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Dallas ISD superintendent search focused around district experience, diversity

Dr. Michael Hinojosa, who is resigning, publicly endorsed Susana Cordova to be his replacement. The board picked Austin ISD Superintendent Stephanie Elizalde.

DALLAS — The Dallas ISD board of trustees unanimously approved Dr. Stephanie Elizalde as the lone finalist to be the district’s next superintendent and to run its nearly 150,000 students.

The current Austin ISD superintendent was not the clear public frontrunner from the start, though, and the voted masked debate that went on for months behind the scenes since Dr. Michael Hinojosa announced in the spring he was stepping down.

“That comes with excitement,” board president Ben Mackey said. “That comes with apprehension. That comes with questions.”

Mackey says he’s glad the vote was unanimous, but there were tough decisions to get there.

“There was a lot of open minds and open discussions as we went through this process and having those conversations,” he said.

Hinojosa lobbied for deputy superintendent Susana Cordova to take over for him, making her initially the likely successor. Over the phone Thursday, Cordova, who left a superintendent job at Denver Public Schools to come to Dallas in 2020, said she called Elizalde on Wednesday night to congratulate her.

“There was a lot of speculation and he might have shared his opinions and thoughts, and others may have read into that, but, at the end of the day, the board needed to go through the entire scope of everything,” Mackey said.

Some trustees mentioned Cordova being in the district less than two years compared to Elizalde who worked in the district for roughly a decade before leaving for the top job in Austin. Both in private conversations and in town halls, some trustees shared concerns about Cordova’s outreach to African American communities and schools.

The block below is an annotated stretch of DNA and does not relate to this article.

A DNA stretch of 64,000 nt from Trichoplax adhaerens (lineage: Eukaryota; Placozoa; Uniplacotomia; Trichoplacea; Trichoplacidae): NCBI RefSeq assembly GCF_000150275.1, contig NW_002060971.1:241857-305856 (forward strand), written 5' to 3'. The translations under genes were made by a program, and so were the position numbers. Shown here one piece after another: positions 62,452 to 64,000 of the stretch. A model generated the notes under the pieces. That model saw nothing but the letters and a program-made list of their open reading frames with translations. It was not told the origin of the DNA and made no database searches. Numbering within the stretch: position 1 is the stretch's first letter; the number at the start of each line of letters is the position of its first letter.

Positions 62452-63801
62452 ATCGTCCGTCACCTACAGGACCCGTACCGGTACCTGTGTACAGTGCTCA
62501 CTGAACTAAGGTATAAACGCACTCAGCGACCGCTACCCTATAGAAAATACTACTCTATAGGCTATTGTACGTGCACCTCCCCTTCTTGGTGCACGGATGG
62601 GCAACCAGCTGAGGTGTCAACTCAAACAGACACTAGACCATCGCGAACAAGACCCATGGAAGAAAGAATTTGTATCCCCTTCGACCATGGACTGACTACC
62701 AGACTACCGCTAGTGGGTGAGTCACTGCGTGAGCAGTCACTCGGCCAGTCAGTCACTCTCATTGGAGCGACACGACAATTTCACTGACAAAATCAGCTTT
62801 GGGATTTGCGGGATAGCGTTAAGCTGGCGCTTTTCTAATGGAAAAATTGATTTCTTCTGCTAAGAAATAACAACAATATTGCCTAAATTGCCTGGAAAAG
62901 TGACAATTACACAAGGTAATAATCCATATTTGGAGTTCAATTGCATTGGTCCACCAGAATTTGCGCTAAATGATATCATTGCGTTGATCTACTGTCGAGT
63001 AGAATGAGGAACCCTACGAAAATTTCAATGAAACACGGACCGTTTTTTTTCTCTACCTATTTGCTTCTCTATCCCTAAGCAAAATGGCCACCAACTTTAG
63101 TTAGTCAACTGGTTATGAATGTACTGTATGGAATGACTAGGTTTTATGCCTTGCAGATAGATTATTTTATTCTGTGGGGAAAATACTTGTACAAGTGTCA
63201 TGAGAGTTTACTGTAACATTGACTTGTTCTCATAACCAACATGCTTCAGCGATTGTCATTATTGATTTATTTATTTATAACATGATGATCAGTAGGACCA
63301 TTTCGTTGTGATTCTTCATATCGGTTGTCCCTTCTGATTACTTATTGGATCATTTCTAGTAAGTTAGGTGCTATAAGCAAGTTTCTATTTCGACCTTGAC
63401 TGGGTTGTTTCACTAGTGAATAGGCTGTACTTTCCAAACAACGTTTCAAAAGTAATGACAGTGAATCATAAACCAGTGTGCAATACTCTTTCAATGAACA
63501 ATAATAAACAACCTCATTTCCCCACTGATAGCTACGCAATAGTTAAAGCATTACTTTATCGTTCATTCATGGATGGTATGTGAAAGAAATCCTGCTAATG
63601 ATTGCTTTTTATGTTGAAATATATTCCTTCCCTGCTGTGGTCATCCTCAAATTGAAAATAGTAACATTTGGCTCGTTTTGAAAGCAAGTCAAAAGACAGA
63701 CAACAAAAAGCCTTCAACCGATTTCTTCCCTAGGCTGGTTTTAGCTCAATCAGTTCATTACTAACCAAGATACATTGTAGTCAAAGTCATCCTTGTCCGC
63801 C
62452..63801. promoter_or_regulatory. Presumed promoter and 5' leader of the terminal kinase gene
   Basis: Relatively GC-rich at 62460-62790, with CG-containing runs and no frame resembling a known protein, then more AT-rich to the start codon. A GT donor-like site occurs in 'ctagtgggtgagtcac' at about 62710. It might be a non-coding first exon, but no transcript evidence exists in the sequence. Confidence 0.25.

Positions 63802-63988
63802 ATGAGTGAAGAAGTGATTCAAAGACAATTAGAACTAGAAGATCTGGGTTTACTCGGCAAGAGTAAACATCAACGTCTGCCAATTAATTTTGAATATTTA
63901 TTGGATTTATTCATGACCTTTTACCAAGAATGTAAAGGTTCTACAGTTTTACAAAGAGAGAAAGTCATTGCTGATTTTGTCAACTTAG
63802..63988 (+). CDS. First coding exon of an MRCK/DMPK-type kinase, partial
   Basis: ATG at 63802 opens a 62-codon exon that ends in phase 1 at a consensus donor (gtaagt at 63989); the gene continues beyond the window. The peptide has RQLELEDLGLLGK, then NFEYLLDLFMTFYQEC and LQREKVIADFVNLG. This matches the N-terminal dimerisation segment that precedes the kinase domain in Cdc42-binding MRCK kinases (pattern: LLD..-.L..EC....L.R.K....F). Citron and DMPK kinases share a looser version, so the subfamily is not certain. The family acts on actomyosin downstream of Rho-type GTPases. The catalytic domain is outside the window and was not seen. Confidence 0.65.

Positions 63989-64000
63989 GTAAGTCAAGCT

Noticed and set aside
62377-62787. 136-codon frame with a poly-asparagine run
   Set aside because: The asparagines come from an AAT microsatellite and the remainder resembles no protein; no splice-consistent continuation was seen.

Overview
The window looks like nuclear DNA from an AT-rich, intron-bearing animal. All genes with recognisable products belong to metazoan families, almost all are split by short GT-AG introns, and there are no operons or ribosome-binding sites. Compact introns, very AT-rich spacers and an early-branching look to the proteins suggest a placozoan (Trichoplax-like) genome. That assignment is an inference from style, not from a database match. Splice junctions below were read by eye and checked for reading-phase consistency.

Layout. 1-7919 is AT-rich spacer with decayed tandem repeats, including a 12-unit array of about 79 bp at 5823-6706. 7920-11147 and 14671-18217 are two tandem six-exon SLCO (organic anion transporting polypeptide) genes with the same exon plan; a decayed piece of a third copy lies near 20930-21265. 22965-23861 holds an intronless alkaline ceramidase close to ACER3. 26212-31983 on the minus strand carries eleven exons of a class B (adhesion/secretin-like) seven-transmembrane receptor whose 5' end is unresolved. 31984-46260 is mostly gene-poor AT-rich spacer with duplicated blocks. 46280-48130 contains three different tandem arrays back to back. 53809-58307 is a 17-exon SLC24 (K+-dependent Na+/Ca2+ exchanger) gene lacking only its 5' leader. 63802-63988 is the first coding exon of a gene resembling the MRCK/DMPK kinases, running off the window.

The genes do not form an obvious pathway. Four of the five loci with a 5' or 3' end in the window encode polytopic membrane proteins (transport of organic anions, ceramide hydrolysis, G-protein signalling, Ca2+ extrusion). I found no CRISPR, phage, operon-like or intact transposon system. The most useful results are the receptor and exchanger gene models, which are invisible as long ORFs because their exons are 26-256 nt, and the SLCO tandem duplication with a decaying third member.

“I’m deeply dedicated to advancing the achievement of all students in Dallas,” Cordova said. “I think my 32-year career has a lot of evidence of that.”

Cordova said Dallas ISD is a special place and she appreciated the opportunity to go through the search process. She added she’s not sure of her next steps but has no plans to leave and said it’s important the district pick someone they believe in.

“That’s our goal is to retain excellent people at all levels in Dallas ISD,” Mackey said. “People will also make their own choices and decisions based on what’s best for them and what their needs are.”

Mackey and other members point to the district moving from 43 failing schools to four while Elizalde was chief of schools as reason for the pick.

“Teachers became teachers because they wanted to make a difference in our student’s lives so we need to talk about wrap around services and supports in the classroom,” Elizalde said in an interview with WFAA on Thursday morning.

Elizalde said she plans to be inclusive and take time to listen to all communities once in charge.

“Board meetings aren’t the only place to participate in our processes and in fact are probably the least effective,” she said. “We need to really work in more community centered engagement opportunities.”

Now, the district now must wait 21 days before signing an agreement, but that’s expected to be finalized in mid-June. Hinojosa has said he’s willing to stay on to help through the end of 2022.

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